>> readable documentation. Having a URL to a self-describing genuine
>> RESTful/Hypermedia API is great for (semi-)automated clients, but it
>> is not enough for developers used to the closed world assumption. I
>> think that if Hydra aims at providing a feasible alternative to the
>> current development paradigms, it needs to consider that.
> Yep. An Hydra ApiDocumentation can be used to generate such a human-readable
> documentation. Creating such conversion tool is one of the top most things
> on my to do list.

Earlier in the discussion, you considered “premium access” to the API in the context that different ApiDocumentation can be sent to different clients. How do you plan to approach such cases in the tool generating human-readable documentation? 

Serving different human-readable documents to different users? Then, in terms of that hypothetical example, how would you indicate to “basic access” users, which “extra” functionality of your API they can get by obtaining a “premium access”?
It may not make much sense for this example, but I see a need to have an option to describe full API in a single document, without requiring developer to query every possible endpoint in every possible application state.

>>>> I'm very concerned that introducing new terminology such as DAPIs we
> lose
>>>> developers too early. We can explain this things in prose but the major
>>>> keywords developers are familiar with need to be there to convince them
> that
>>>> Hydra is worth a closer look.
>> Using the word "documentation" to describe a "dynamic specification"
>> of an api at runtime for me is misusing a common concept in an unknown
>> domain, which doesn't make understanding the Hydra concepts in any
>> easier..
> Do you have any concrete proposals for an alternative term?
>>> I was that developer not too long ago, and found things like HAL,
>>> Siren, api+json, Collection+json, Collection.Doc+json but found all
>>> of the approaches based on media types too constraining. I knew
>>> enough about code generation to steer clear of Swagger. Never heard
>>> of RAML. JSON-LD seemed like it had some good things going for it,
>>> and could possibly serve as a basis for something that could work...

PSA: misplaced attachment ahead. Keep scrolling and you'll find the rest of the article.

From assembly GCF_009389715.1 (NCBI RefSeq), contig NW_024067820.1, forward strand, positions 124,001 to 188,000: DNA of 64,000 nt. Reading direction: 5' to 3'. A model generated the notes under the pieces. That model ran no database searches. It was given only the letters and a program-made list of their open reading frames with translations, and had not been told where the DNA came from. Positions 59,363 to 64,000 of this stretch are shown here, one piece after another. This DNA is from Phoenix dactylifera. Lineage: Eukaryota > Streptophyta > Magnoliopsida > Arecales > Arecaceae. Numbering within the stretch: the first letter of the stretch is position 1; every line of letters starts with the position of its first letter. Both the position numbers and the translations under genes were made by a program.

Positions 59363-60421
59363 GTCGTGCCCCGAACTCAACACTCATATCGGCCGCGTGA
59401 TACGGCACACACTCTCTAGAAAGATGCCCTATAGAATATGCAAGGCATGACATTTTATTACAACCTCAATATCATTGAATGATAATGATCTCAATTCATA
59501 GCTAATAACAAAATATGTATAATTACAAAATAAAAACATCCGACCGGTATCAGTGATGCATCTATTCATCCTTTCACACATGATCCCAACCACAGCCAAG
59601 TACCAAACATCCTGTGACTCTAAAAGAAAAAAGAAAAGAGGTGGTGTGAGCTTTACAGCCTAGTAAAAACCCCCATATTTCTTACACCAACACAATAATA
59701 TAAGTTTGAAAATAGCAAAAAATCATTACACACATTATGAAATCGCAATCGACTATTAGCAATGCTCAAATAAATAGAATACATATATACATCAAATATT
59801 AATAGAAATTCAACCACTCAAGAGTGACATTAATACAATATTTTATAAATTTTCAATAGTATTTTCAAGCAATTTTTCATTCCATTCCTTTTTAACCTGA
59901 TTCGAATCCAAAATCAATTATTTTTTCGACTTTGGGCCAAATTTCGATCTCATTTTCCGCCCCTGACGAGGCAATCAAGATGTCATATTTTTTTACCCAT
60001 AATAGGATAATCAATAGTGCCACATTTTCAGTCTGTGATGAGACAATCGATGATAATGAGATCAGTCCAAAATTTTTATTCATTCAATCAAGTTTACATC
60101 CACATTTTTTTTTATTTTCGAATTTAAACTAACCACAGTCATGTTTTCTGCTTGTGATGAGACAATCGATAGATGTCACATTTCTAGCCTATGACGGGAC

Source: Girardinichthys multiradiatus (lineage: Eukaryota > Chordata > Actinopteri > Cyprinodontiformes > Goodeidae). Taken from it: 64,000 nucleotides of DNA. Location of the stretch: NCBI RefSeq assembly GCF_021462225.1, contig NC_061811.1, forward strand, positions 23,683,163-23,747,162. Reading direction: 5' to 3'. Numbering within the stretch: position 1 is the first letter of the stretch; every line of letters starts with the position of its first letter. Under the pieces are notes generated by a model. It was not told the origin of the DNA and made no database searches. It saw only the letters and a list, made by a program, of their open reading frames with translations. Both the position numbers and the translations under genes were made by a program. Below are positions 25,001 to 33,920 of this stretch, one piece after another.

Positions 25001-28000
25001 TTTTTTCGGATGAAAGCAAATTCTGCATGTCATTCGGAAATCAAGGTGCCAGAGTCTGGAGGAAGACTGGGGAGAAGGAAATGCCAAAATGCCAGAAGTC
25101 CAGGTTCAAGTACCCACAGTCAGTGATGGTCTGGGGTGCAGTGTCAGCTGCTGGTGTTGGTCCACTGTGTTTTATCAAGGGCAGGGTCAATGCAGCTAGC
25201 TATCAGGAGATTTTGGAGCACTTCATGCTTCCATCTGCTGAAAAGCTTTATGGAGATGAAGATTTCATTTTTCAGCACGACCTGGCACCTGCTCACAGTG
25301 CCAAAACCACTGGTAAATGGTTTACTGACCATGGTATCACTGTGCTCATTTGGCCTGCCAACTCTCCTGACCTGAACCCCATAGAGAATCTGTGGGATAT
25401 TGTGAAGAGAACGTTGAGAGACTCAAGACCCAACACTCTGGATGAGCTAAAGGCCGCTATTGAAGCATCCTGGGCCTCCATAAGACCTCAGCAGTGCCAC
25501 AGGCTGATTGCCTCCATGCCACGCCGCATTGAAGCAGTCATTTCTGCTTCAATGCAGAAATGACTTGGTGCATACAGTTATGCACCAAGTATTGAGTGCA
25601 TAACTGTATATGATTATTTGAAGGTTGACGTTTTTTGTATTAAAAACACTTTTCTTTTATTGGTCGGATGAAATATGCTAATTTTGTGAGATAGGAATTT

>>> I think I may have stumbled across Hydra in my research, but at the
>>> time it didn't look finished and it had this stuff about
>>> ApiDocumentation, and I thought, isn't the point of REST to get rid
>>> of all this API documentation? So I didn't look into it further.
>>> Since rediscovering Hydra a few months ago I have learned that the
>>> ApiDocumentation is for the machine, not for the developer per se.
>>> And that is OK, I think (though I've tossed around the term
>>> ApiDescription). But it may be good to clarify that (early) in the
>>> spec if it is not already?
> Yeah, these discussions really indicate that this has to be clarified in the
> spec. I assume both of you actually took the time to read the spec.. did
> you? :-)

I actually did, multiple times. However, once I read it today again (4.2 Documenting a Web API) I don’t know why it wasn’t clear to me it in the first place.
It might be that something else got between reading the spec and trying to actually describe my API using Hydra, or that there are several examples in the spec where Hydra is applied to describe classes outside of ApiDocumentation.supportedClass[], which confused me.

I think a set of examples, from very trivial to more complex would be very helpful. The api-demo [3] is a good one, but it seems that the API documentation is machine-generated and hard to read, and it is not the simplest example I would prefer to start with.

>> ApiSpecification? ApiDescription is also good, although I find it a
>> bit too generic.
> I actually find ApiSpecification much more misleading. IMO one of the
> fundamental characteristics of a specification is that it is stable and
> doesn't change. The terms description and documentation are more or less
> synonymous for me.

I see your concerns. I think “ApiDescription” suggested by Chris is not that bad after all.
Unlike “specification”, it actually suggests that the described API is more like a hint than something set in stone.


[1] http://coap.technology/
[2] http://mqtt.org/
[3] http://www.markus-lanthaler.com/hydra/api-demo/ 
Received on Friday, 11 July 2014 12:19:05 UTC